When we talk about the capabilities of a rubber block that can count to 10, it seems like a fantastic idea. After all, even many animals cannot count beyond three or four. However, Leiden University graduate student Lennard Kwackernaack has created a unique device that can perform mathematical operations without complex circuit boards or even fingers and toes.
The ray counter, as Kvakernaak himself calls it, is a piece of rubber with several holes that can be used for counting. In doing so, the size of the counter can be adjusted according to the number required. And while the first prototype has 22 beams, allowing counting up to 10, it can easily be resized for more complex tasks.
One area in which this rubber counter can find use is in bridge design. It can be used to measure the forces and pressures that act on the bridge structure, allowing engineers to more accurately calculate the load and safety of the structure.
But how does this amazing meter work? When pressure is exerted on the top of the post, the beams bend to the left, except for the first, which bends in the opposite direction. At the same time, each successive beam bulges and exerts pressure on the next beam, extending the sequence. It is important to note that the rubber is stiff enough not to sag, but to keep a record of how many times it has been sent.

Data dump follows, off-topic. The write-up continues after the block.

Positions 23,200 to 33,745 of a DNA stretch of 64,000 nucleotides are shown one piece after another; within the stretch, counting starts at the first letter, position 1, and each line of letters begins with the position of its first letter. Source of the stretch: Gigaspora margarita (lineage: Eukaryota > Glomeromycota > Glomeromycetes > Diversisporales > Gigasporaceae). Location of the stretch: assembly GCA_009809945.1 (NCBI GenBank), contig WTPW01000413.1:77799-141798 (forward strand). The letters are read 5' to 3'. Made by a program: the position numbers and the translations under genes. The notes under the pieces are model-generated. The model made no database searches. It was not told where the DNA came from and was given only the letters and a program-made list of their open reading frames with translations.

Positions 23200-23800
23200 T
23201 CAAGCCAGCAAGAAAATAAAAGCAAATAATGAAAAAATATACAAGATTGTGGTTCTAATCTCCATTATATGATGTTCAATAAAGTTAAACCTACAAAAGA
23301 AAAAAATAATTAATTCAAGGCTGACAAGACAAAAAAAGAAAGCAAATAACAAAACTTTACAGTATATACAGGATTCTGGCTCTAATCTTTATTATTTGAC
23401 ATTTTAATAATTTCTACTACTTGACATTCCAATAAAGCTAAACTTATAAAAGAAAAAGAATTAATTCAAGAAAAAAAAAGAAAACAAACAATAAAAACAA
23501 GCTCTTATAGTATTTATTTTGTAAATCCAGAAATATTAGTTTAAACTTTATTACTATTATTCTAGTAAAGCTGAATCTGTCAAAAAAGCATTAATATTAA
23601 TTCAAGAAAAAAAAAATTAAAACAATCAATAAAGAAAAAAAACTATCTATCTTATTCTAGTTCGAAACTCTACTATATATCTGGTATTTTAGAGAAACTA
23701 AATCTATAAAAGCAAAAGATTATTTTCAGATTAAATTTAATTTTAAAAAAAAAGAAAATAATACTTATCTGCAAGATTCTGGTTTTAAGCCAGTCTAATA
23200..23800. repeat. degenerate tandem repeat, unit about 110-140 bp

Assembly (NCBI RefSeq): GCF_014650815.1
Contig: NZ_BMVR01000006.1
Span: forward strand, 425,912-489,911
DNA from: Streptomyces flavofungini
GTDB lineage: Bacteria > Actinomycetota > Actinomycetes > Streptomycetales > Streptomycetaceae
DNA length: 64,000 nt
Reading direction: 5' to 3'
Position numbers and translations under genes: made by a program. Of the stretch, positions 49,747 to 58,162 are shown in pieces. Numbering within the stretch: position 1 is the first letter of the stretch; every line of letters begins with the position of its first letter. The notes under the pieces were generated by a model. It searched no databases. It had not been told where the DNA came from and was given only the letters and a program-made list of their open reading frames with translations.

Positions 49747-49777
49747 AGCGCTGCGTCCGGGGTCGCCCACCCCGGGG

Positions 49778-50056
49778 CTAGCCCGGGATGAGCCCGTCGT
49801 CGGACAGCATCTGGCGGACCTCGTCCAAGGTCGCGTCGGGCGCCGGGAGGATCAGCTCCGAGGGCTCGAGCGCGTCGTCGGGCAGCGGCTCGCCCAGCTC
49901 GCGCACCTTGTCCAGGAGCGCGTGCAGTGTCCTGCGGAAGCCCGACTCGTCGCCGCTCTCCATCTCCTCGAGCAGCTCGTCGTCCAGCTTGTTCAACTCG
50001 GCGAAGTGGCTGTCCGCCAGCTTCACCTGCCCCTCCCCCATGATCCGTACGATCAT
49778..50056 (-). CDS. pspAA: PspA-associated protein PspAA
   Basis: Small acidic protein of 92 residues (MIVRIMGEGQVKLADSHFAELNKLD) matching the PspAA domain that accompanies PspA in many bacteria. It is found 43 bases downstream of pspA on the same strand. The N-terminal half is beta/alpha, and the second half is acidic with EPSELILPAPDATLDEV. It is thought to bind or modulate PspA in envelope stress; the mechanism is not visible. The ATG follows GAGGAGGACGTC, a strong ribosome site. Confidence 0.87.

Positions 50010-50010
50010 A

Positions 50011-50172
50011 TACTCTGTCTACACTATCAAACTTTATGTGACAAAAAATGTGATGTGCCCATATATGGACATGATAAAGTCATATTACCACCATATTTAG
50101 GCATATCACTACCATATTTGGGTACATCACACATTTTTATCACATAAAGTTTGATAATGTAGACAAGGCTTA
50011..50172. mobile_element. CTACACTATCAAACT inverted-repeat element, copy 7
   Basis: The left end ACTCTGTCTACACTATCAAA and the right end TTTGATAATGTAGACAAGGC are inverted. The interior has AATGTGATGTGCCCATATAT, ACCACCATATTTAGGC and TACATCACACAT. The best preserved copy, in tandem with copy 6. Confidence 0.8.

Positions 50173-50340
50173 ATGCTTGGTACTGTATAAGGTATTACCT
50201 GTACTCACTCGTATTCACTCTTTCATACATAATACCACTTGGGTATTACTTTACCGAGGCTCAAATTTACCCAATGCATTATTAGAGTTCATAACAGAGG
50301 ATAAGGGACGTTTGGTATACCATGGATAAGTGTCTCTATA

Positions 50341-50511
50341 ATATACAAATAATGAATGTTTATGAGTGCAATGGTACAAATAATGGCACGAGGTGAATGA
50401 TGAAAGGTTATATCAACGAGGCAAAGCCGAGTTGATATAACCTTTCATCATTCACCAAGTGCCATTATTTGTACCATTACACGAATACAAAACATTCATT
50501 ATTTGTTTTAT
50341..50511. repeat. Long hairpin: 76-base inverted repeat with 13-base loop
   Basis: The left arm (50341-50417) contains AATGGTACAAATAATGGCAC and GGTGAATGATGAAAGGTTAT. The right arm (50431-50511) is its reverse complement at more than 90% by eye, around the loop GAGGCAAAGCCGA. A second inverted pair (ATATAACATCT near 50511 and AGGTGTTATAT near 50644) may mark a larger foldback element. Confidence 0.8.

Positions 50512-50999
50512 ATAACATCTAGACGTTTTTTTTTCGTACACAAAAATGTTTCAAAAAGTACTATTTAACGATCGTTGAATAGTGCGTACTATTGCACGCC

It turns out that it’s not just rubber that can do the math. Venus flycatchers also have the ability to count, but their capacity is limited to five. A rubber counter, on the other hand, can handle much larger numbers.
Lennard Kvakernaak calls his creation a metamaterial, a material with unique properties that are rarely or never found in nature. He notes that different pressures can be used to induce different reactions in rubber, making it possible to create metamaterials that count only under certain conditions. This opens up new possibilities for developing materials with unique properties and their applications in various fields.
Undoubtedly, the Lennard Kwackernaack rubber meter represents a significant breakthrough in materials development and opens up new horizons in design and engineering. Its capabilities and potential have yet to be fully explored, but we can already say that this device could be the basis for more complex and functional systems.